How can you forget how in 1985 Altaf Hussain exhorted his people to sell their TVs and buy Kalashnikovs? And in all the years since, he hasn’t mellowed. In 2009 he addressed the community and asked his people to throw out all Pakhtun chowkidars working for them because he said the latter would harm their families. He also told them in the same speech to close down all the Pakhtun hotels and chaikhanas and drive the owners away. I have official papers proving this.
In one case a 70-year-old Pakhtun man running a hotel for 45 years was told by the MQM ‘sector incharge’ to pack up and go. He refused, lamenting he had known this 26-year old boy all his life, and had even attended his parents’ wedding. How, he asked, could he receive dictation from him. And, he added, he had lived in Karachi all his life and had nowhere else to go, so even the threat of death could not make him move. I have passed the papers replete with their organisation’s letterhead and the writer’s signature documenting this case to all the concerned authorities. It is just one of many.
Apart from what he has done to us, see what Altaf Hussain has done to his own people. He may be responsible for the death of some 500-800 hundred people of my community, but think of the many hundreds of deaths he is responsible for in his own community.
Who killed Azeem Tariq? Who murdered Hakim Saeed? Who killed Senator Mustafa Kamal Rizvi, Dr Nishat Mallick, Khalid bin Waleed, Raziq Khan? Who killed hundreds of Afaq’s men – they were also Mohajirs. And who killed Imran Farooq?
In this latest spate of violence, look at the complexion of the people killed – those belonging to no party, Pakhtuns who were rag pickers, shakarkandi (yam) sellers, tandoori roti makers. Following these killings, 250 families from Gulistan-e-Johar, Shah Faisal, and Landhi have had to flee their homes. And every week four, six, eight corpses go to Balochistan, because some Baloch also run hotels and were probably mistaken for Pakhtuns.
So because of this barbarism, hate between people is growing. Rid Karachi of the MQM terrorists and peace will come. Karachi will once again become the city of lights.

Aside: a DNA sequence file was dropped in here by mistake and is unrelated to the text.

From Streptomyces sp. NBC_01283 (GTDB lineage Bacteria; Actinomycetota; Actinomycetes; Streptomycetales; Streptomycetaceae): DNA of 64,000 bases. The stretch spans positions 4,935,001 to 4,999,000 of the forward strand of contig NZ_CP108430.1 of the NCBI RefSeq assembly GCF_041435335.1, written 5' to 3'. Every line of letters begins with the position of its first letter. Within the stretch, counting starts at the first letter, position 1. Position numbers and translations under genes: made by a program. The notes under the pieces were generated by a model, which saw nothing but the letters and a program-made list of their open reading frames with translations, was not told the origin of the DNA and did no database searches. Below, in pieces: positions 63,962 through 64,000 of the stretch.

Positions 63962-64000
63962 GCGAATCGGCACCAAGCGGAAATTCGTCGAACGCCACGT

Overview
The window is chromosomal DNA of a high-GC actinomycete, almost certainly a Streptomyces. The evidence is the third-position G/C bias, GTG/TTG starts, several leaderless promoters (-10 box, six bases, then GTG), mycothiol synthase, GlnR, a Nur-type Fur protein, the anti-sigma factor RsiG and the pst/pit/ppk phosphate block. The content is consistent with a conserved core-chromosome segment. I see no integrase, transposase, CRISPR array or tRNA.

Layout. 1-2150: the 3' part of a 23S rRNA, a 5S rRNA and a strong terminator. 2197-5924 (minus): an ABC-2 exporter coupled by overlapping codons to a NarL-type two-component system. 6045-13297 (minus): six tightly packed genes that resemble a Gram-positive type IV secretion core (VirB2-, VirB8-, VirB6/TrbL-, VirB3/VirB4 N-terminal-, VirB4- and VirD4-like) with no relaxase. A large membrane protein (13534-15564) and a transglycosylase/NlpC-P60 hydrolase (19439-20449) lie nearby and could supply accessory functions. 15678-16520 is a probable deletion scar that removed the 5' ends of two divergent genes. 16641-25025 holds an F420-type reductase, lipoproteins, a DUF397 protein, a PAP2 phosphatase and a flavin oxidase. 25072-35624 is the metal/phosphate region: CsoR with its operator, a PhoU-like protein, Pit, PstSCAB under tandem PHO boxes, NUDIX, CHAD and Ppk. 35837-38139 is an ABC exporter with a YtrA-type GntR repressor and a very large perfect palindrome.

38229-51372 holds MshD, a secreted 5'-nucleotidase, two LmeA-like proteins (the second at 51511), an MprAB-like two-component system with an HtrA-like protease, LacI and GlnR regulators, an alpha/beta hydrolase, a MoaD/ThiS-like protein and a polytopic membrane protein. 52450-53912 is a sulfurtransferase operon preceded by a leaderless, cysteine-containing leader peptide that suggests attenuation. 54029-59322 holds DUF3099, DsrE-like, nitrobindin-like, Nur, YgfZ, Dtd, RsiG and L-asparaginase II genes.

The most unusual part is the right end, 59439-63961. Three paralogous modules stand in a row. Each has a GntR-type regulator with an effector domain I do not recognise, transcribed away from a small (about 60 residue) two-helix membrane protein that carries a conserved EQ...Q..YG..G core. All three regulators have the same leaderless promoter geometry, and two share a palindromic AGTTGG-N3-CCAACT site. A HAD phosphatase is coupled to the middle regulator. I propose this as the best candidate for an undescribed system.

Q: You personally, however, don’t seem to be furthering the cause of peace. On a clip of you addressing a Pakhtun gathering on YouTube, you were highly provocative, using derogatory, insulting language against the Mohajir community. Certainly not a way to build bridges…
A: Yes, I made a speech in which I called them “Bhaiyya log” and said they sought refuge in Pakistan. But put this speech into context. It’s inflammatory if taken out of it, like the Hadith which says “Do not pray,” but then qualifies this by adding “if you are in a state of intoxification.” Say just the first half and you’re completely misinterpreting it, aren’t you?
That speech was made on May 12, just after I had gathered 48 corpses of my brother Pakhtuns, and 250 wounded.
Those poor, innocent victims’ only crime was making their way to receive the chief justice of Pakistan. There was no programme planned for the party.
I said those things 40 minutes after I had confronted those horrors. Is it not understandable that I was upset? My outrage was compounded by the weapons I saw being used to murder my people: they were government weapons. Wasim Akhtar was the minister of interior then and the police were under him. The barbarism that took place was with the government’s blessings. So yes, I acknowledge I shouldn’t have said those things. But can you compare the brutal murders of our people with a few harsh words that I uttered as a knee-jerk response?
This interview accompanied the November 2010 cover story, Karachi’s Mean Streets.